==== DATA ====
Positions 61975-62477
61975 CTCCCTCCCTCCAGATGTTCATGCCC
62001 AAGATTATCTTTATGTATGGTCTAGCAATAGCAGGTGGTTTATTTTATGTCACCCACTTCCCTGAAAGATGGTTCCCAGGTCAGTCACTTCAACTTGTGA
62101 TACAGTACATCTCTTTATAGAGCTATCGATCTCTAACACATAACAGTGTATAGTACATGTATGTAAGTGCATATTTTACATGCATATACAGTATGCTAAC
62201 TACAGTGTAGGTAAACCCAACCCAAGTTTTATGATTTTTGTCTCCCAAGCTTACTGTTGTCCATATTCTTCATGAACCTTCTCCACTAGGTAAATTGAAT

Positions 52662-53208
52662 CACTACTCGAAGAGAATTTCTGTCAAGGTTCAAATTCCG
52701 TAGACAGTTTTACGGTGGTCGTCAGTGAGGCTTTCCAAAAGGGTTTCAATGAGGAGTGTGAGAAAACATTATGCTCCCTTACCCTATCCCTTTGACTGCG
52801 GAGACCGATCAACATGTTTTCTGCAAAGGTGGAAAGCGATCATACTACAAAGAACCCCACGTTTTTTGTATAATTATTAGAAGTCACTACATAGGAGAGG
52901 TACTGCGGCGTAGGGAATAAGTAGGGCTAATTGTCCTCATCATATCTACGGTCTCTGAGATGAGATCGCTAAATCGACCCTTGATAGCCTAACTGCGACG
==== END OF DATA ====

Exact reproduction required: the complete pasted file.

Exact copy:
Positions 61975-62477
61975 CTCCCTCCCTCCAGATGTTCATGCCC
62001 AAGATTATCTTTATGTATGGTCTAGCAATAGCAGGTGGTTTATTTTATGTCACCCACTTCCCTGAAAGATGGTTCCCAGGTCAGTCACTTCAACTTGTGA
62101 TACAGTACATCTCTTTATAGAGCTATCGATCTCTAACACATAACAGTGTATAGTACATGTATGTAAGTGCATATTTTACATGCATATACAGTATGCTAAC
62201 TACAGTGTAGGTAAACCCAACCCAAGTTTTATGATTTTTGTCTCCCAAGCTTACTGTTGTCCATATTCTTCATGAACCTTCTCCACTAGGTAAATTGAAT

Positions 52662-53208
52662 CACTACTCGAAGAGAATTTCTGTCAAGGTTCAAATTCCG
52701 TAGACAGTTTTACGGTGGTCGTCAGTGAGGCTTTCCAAAAGGGTTTCAATGAGGAGTGTGAGAAAACATTATGCTCCCTTACCCTATCCCTTTGACTGCG
52801 GAGACCGATCAACATGTTTTCTGCAAAGGTGGAAAGCGATCATACTACAAAGAACCCCACGTTTTTTGTATAATTATTAGAAGTCACTACATAGGAGAGG
52901 TACTGCGGCGTAGGGAATAAGTAGGGCTAATTGTCCTCATCATATCTACGGTCTCTGAGATGAGATCGCTAAATCGACCCTTGATAGCCTAACTGCGACG